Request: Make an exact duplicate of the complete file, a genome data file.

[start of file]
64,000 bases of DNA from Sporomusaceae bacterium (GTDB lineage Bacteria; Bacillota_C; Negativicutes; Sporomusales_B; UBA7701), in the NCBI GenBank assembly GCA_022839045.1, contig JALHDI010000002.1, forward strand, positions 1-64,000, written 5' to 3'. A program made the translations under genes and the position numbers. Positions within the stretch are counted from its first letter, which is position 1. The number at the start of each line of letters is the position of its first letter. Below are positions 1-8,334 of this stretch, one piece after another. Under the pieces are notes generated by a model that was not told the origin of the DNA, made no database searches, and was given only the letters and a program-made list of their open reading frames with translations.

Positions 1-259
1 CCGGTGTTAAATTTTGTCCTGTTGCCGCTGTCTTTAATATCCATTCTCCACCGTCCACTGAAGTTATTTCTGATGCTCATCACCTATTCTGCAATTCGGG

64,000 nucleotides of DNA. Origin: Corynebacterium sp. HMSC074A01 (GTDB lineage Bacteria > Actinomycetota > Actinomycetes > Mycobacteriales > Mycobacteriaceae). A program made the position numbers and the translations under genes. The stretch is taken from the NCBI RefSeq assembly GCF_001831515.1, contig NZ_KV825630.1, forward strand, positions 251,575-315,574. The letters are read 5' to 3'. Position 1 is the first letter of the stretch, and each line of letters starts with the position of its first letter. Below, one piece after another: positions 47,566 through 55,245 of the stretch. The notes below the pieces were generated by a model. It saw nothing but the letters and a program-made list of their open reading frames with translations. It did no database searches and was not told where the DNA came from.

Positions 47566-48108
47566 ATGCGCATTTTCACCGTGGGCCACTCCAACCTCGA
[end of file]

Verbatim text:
64,000 bases of DNA from Sporomusaceae bacterium (GTDB lineage Bacteria; Bacillota_C; Negativicutes; Sporomusales_B; UBA7701), in the NCBI GenBank assembly GCA_022839045.1, contig JALHDI010000002.1, forward strand, positions 1-64,000, written 5' to 3'. A program made the translations under genes and the position numbers. Positions within the stretch are counted from its first letter, which is position 1. The number at the start of each line of letters is the position of its first letter. Below are positions 1-8,334 of this stretch, one piece after another. Under the pieces are notes generated by a model that was not told the origin of the DNA, made no database searches, and was given only the letters and a program-made list of their open reading frames with translations.

Positions 1-259
1 CCGGTGTTAAATTTTGTCCTGTTGCCGCTGTCTTTAATATCCATTCTCCACCGTCCACTGAAGTTATTTCTGATGCTCATCACCTATTCTGCAATTCGGG

64,000 nucleotides of DNA. Origin: Corynebacterium sp. HMSC074A01 (GTDB lineage Bacteria > Actinomycetota > Actinomycetes > Mycobacteriales > Mycobacteriaceae). A program made the position numbers and the translations under genes. The stretch is taken from the NCBI RefSeq assembly GCF_001831515.1, contig NZ_KV825630.1, forward strand, positions 251,575-315,574. The letters are read 5' to 3'. Position 1 is the first letter of the stretch, and each line of letters starts with the position of its first letter. Below, one piece after another: positions 47,566 through 55,245 of the stretch. The notes below the pieces were generated by a model. It saw nothing but the letters and a program-made list of their open reading frames with translations. It did no database searches and was not told where the DNA came from.

Positions 47566-48108
47566 ATGCGCATTTTCACCGTGGGCCACTCCAACCTCGA